How Israel tried to recast Palestinians as strangers in their own land

If anyone still believes that the apartheid label applies only to Israel’s occupation of Gaza and the West Bank, including East Jerusalem, and not to present-day Israel itself, they need only read Shira Robinson’s Citizen Strangers: Palestinians and the Birth of Israel’s Liberal Settler State (Stanford University Press) to be disabused of the notion.

Robinson is an associate professor of history at George Washington University, and her scholarship in this work is impressive, drawing extensively on Israeli state archives, oral history interviews with Palestinian citizens of Israel, and numerous other primary sources. Citizen Strangers joins a host of studies focusing on Palestinian citizens of Israel, including Ilan Pappé’s The Forgotten Palestinians (2011).

What distinguishes Robinson’s study is her in-depth look at the period of military rule over the largely rural Palestinian population from 1948 to 1966 and her analysis of the settler-colonial mentality that guided the Israeli state’s attempt to recast Palestinians as strangers in their own land.

Robinson sets out to examine the contradictions that emerged from Israel’s foundation as a colonial state that had to expel hundreds of thousands of Palestinians in order to establish a “democracy” for the new Jewish majority. Her thesis is that “Israel’s attainment of sovereignty did not alter the fundamental status of the local Jewish population as settlers.”

Facade of democracy

She defines Israel as a “liberal” settler state because it had to grant voting rights and other limited rights to those Palestinians who escaped being forcibly expelled. The need to gain admission to the United Nations and present a façade of liberal democracy to the rest of the world was behind this.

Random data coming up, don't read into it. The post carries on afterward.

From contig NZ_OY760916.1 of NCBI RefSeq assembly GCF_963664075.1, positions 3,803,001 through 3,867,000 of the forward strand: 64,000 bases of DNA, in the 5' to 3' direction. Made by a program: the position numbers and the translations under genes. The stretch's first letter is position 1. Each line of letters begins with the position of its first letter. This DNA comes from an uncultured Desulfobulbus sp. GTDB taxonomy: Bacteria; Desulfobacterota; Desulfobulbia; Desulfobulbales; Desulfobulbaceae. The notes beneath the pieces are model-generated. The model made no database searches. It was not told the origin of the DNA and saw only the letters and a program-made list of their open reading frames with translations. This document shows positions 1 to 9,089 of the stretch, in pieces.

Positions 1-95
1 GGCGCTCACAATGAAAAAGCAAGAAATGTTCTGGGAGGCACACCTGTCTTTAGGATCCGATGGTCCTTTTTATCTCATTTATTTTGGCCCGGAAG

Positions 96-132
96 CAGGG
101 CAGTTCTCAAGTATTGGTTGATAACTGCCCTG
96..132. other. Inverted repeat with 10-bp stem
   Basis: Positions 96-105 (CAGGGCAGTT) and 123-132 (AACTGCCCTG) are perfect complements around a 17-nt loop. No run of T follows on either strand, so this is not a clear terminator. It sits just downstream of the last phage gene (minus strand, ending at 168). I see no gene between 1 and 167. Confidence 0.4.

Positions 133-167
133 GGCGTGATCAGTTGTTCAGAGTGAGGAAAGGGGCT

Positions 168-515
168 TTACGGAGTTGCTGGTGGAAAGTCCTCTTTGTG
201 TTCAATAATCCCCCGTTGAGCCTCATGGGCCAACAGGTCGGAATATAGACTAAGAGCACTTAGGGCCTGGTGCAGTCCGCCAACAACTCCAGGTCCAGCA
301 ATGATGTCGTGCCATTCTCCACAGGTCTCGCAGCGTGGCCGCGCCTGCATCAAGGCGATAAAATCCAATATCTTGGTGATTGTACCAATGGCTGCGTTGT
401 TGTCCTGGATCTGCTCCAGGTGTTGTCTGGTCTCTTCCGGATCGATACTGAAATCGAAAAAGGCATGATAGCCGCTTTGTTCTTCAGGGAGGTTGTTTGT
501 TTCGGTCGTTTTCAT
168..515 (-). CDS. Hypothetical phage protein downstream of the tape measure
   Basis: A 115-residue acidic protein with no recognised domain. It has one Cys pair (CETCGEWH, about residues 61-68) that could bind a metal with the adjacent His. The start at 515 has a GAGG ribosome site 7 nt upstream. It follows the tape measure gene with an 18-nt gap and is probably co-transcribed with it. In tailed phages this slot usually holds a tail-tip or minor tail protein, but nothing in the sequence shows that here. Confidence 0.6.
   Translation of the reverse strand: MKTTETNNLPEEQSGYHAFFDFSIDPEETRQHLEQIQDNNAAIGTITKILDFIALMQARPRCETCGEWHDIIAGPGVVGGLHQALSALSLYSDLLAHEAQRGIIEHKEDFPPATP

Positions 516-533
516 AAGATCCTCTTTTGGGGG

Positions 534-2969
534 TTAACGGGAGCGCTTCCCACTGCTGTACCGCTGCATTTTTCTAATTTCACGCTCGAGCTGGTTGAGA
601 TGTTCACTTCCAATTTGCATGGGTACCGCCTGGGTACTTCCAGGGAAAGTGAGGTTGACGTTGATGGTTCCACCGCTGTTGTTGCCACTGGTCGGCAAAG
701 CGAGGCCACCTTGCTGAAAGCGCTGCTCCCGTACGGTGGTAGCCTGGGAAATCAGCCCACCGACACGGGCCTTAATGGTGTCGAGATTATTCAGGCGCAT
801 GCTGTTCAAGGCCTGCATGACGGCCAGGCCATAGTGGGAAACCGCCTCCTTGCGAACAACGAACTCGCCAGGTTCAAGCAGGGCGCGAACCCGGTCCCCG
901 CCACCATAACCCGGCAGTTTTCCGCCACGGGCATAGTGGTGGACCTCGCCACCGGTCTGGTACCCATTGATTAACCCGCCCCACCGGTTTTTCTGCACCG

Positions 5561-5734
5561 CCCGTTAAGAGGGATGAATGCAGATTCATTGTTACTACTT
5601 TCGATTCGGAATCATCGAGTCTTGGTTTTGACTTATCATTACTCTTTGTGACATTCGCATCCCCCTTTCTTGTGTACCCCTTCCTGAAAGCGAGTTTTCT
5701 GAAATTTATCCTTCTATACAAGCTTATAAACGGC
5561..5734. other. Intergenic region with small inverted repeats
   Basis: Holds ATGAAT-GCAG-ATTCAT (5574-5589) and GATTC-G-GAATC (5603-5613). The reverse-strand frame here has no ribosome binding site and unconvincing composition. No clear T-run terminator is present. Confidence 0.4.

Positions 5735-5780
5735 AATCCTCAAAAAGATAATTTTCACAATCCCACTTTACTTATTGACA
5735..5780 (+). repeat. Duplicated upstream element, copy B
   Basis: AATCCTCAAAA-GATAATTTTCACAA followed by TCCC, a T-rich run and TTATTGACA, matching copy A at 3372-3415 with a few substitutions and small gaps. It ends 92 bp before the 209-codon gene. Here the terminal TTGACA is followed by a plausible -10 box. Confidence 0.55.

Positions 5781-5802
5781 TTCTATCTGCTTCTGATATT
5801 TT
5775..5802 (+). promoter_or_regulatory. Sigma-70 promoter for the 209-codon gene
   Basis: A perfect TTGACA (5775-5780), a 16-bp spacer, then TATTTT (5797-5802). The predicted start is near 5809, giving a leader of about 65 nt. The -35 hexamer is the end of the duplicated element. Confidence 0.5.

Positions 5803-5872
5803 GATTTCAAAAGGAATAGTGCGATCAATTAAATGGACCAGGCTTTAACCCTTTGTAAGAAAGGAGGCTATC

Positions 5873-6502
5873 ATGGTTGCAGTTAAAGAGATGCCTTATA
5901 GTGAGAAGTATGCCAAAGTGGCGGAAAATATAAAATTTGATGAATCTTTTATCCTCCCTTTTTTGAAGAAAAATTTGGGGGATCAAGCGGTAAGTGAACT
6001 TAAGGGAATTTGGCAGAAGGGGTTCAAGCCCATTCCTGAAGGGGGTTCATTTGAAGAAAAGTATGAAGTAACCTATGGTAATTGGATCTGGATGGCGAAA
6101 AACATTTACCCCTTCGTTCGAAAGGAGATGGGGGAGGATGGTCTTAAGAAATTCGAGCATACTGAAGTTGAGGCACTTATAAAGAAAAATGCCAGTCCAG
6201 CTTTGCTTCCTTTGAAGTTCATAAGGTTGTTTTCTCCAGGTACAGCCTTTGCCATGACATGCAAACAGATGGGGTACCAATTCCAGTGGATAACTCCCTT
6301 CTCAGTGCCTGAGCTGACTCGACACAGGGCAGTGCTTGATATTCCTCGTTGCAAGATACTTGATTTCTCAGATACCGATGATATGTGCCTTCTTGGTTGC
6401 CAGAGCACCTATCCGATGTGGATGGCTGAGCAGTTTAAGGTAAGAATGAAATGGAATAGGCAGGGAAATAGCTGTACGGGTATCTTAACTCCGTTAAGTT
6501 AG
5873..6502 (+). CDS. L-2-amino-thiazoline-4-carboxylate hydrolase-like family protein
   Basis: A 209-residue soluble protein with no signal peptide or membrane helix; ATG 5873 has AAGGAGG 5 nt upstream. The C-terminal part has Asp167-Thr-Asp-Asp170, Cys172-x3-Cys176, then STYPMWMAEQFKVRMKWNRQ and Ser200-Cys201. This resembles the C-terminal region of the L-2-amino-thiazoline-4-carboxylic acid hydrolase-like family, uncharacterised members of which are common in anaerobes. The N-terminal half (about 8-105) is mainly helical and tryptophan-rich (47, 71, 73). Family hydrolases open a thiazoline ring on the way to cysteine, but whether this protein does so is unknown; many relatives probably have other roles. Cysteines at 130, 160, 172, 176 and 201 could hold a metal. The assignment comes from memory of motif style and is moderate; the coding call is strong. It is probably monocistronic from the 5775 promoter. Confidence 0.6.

But Robinson makes clear that the “handful of rights” Palestinians with Israeli citizenship did enjoy could only be determined by the Jewish settler community, which at the same time guaranteed an “array of social and political privileges” for themselves alone.

Roughly 100,000 Palestinians remained within Israel after the 1949 armistice. Having achieved his stated goal of at least an 80 percent Jewish majority to prevent the potential inclusion of any Palestinian political parties in a coalition government, David Ben Gurion, Israel’s first prime minister, set about confiscating Palestinian land, razing approximately 500 Palestinian towns and villages, and placing 90 percent of Palestinians under a draconian military regime.

As early as May 1948, when Israel declared its independence, the Provisional State Council had adopted all the laws inherited from the British Mandate, including the 1945 Defense Emergency Regulations which allowed military commanders to suspend all civil liberties, including property and habeas corpus rights. Jewish settlers had chafed under these same laws during the Mandate, regarding them as traits of “a police state” and “worse than the Nazis.”

In February 1949 the Council expanded on these regulations, adding a provision that enabled the Israeli defense minister to designate virtually every Palestinian village and town “a closed zone” from which Palestinians could not leave without a permit. Military commanders were also allowed to create “security zones” along the borders that resulted in the destruction of another eleven Palestinian villages.

The result, according to Robinson, was that “virtually every aspect of daily life required a military pass.” Its purpose was to make the Palestinians utterly dependent on the regime for “their basic means of survival.”